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Roundtree v. Phoenix Suns LP

United States District Court, D. Arizona

May 15, 2014

Sean Alex Roundtree, Plaintiff,
Phoenix Suns LP, et al., Defendants.


DAVID G. CAMPBELL, District Judge.

Pro se Plaintiff Sean Alex Roundtree has filed a complaint against more than 125 defendants. Doc. 1. He has also filed a motion to proceed in forma pauperis ("IFP") (Doc. 2), a motion to allow electronic filing (Doc. 3), and a motion for service by the U.S. Marshal Service (Doc. 4). The Court will grant his application for IFP status, screen his complaint, dismiss the complaint, and deny his other motions.

I. Motion for IFP Status.

Plaintiff attaches an affidavit on a court-approved form which suggests that he receives a total monthly income of $1, 380.90, that he has monthly expenses totaling $1, 375.00, and that he is currently totally disabled. His motion for IFP status will be granted.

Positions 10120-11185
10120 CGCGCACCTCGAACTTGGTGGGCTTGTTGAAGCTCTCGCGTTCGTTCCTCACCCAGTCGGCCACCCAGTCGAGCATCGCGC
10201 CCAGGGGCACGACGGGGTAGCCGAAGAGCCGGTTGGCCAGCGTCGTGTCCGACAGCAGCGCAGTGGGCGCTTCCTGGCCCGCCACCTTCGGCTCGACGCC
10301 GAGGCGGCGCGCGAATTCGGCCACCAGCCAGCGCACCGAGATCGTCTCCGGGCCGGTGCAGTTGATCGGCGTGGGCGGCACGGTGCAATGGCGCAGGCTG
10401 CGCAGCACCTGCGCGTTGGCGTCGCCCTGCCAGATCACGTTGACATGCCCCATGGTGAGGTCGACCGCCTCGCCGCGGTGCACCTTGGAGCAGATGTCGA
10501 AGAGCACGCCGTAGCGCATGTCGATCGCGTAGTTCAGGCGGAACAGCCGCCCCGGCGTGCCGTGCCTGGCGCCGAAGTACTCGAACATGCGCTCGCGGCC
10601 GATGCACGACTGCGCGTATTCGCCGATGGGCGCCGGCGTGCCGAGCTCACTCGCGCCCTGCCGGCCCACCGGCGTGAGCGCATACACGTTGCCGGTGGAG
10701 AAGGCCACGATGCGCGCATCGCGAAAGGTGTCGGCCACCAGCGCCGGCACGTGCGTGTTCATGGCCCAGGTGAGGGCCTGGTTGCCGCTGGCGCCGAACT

II. Legal Standard.

In IFP proceedings, a district court "shall dismiss the case at any time if the court determines that... the action... fails to state a claim on which relief can be granted[.]" 28 U.S.C. § 1915(e)(2). Although much of § 1915 concerns prisoner litigation, § 1915(e) applies to all IFP proceedings. Lopez v. Smith, 203 F.3d 1122, 1126 n.7 (9th Cir. 2000) (en banc). "Section 1915(e)(2)(B)(ii)... allows a district court to dismiss[] sua sponte... a complaint that fails to state a claim[.]" Id. at 1130. "It is also clear that section 1915(e) not only permits but requires a district court to dismiss an in forma pauperis complaint that fails to state a claim." Id. at 1127.